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From Rich Coco <rac...@starbak.com>
Subject Re: [Digester] basic usage problem. Help me understand the stack.
Date Tue, 27 Jul 2004 01:17:07 GMT
but what if a Part object could be member of other objects 
that are represented as xml elements, eg, consider an xmlrpc 
msg fragment:

<struct>
  <member>
    <name>Struct_1</name>
    <value>
      <array>
         <data>
           <value>
             <struct>
               <member>
                 <name>Struct_2</name>
.  .  .


Struct_1 can contain a Part element (not shown).
It also contains an array of Struct_2 elements,
one of whose members can either be a Part or another
structure containing a Part, etc...

Suppose you need to parse the xml and return, say, a hashtable
containing the associated java objects.

you may assume you know a priori the definitions for all 
structure types (in xml). and assume you even have alreay generated
Java class definition for each such structure. (not hard using digester
if you have an input spec (in xml of course) defining the strucures,
giving them a name, specifying the members and their types, etc...

it does not seem to me the "*/part" type of pattern will work.
this approach does not keep the correspondence between a <part> strucuture
and its parent container(s).

it's a gnarly problem me thinks...one i eventually have to solve.

- rich

Craig McClanahan wrote: 

> Actually, there's a fairly straightforward and elegant solution to
> this sort of problem, if you have control over the object types being
> constructed.  For example, assume you have something like this,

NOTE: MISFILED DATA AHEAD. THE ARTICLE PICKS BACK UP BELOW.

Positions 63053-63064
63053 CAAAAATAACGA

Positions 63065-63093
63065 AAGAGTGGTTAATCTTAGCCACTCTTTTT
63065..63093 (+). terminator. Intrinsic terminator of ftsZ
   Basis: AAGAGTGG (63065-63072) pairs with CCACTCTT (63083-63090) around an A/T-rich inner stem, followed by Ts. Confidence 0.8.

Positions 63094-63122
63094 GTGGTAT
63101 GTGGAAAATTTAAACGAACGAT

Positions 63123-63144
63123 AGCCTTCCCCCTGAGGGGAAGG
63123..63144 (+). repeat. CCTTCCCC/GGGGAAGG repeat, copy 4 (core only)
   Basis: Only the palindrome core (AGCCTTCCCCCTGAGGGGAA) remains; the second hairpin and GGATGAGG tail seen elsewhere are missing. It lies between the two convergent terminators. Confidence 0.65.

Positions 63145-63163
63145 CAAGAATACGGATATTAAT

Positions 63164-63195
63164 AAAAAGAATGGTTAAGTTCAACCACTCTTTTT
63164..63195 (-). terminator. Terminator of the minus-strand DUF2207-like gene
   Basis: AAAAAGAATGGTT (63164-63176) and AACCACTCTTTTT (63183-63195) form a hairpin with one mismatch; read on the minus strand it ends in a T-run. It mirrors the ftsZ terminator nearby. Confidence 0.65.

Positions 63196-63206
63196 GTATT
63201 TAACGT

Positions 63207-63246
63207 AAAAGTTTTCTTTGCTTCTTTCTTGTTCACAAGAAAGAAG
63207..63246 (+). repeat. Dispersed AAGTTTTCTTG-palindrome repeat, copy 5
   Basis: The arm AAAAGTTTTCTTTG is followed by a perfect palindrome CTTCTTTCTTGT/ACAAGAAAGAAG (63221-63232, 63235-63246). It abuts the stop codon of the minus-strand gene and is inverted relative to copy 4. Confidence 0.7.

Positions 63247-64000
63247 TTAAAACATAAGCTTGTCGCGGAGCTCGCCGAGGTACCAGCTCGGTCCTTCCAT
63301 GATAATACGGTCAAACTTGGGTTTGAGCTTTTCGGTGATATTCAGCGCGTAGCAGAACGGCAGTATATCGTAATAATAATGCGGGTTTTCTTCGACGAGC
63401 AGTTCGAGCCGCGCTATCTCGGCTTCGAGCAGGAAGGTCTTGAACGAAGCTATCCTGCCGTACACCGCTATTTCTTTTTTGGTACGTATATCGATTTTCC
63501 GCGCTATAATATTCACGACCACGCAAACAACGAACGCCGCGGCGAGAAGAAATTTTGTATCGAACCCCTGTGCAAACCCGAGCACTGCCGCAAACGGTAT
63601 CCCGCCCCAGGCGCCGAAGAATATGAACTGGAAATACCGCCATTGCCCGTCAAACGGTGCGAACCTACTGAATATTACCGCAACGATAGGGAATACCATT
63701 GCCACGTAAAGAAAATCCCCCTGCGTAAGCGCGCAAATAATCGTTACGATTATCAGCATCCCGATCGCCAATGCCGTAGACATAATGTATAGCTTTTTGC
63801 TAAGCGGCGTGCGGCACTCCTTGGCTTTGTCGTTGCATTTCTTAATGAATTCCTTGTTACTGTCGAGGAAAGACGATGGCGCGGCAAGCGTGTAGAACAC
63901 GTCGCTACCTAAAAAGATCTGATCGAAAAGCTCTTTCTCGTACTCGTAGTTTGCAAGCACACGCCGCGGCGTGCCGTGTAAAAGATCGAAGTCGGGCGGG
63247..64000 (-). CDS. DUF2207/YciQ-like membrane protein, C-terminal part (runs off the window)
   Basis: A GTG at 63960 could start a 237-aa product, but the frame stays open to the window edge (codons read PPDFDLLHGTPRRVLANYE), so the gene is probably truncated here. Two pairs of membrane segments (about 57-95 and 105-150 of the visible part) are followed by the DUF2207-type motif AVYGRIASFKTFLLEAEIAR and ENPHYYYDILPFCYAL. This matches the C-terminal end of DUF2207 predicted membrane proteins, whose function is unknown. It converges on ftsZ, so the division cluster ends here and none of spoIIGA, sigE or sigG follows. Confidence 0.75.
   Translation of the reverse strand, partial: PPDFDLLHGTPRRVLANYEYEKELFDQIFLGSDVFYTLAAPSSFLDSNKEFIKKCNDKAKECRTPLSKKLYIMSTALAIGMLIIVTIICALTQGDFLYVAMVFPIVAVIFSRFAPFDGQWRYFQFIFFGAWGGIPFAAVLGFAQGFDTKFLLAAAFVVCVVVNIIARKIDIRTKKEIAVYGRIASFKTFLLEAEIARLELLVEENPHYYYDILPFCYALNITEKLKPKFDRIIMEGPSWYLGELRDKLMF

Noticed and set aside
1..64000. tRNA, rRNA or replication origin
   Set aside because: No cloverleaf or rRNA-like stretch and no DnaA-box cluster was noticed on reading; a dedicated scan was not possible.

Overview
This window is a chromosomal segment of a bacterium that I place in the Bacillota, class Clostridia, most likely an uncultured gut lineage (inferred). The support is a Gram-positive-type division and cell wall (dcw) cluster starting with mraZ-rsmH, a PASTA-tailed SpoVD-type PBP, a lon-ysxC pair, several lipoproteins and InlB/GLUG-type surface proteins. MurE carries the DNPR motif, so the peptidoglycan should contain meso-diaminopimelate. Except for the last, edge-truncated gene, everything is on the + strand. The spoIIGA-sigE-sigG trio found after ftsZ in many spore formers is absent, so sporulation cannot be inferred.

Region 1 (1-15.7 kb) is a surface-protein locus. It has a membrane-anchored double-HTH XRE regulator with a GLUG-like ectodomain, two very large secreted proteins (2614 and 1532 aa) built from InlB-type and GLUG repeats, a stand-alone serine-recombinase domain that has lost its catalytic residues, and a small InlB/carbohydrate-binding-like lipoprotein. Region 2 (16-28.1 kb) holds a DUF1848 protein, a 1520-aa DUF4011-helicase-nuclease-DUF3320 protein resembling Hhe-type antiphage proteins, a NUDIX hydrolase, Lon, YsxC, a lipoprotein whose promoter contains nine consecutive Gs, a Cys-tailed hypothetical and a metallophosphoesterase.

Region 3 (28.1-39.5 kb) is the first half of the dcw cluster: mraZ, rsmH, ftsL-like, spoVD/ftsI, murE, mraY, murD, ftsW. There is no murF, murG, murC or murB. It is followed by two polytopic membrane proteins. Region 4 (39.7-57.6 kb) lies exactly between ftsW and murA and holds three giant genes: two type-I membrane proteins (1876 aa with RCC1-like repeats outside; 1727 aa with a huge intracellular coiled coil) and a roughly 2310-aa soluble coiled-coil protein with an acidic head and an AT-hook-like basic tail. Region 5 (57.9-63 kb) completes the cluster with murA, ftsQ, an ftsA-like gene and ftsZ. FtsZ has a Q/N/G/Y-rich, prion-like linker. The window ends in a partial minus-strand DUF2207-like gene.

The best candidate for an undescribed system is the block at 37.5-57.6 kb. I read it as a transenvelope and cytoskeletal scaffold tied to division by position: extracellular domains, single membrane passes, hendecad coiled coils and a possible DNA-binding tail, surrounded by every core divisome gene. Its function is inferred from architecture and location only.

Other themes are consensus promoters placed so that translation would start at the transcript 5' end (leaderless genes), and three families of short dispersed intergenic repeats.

> representing a part (say, in a bill of materials explosion) that has
> sub-parts:
> 
>     package mypackage;
> 
>     import java.util.ArrayList;
>     import java.util.List;
> 
>     pubic class Part {
> 
>         // An "id" property for this part
>         private String partId;
>         public String getPartId() { return partId; }
>         pubic vod setPartId(String partId) { this.partId = partId; }
> 
>         // Add a new sub-part for this part
>         public void addPart(Part part) {
>             parts.add(part);
>         }
> 
>         // Retrieve the sub-parts for this part
>         private List parts = new ArrayList();
>         public List getParts() {
>             return parts;
>         }
> 
>     }
> 
> Now, you can construct a recursive hierarchy of parts with some very
> simple Digester rules (assuming you push onto the stack an empty part
> to collect all the top-level children):
> 
>     // Set up the digester
>     Digester digester = ...;
>     digester.addObjectCreate("*/part", "mypackage.Part");
>     digester.addSetProperties("*/part");
>     digester.addSetNext("*/part", "addPart", "mypackage.Part");
> 
>     // Push a dummy Part onto the stack to collect all the top-level parts
>     Part dummy = new Part();
>     digester.push(dummy);
> 
>     // Parse the XML document
>     digester.parse(...);
> 
>     // Now, process the top-level parts we parsed
>     Iterator parts = dummy.getParts().iterator();
>     while (parts.hasNext()) {
>         Part part = (Part) parts.next();
>         ...
>     }
> 
> And you can deal with arbitrarily nested part hierarchies:
> 
>     <parts>
>         <part ...>
>         </part>
>         <part ...>
>             <part .../>
>             <part .../>
>         </part>
>     </parts>
> 
>>good lucj
>>
>>- rich
> 
> 
> Craig
> 
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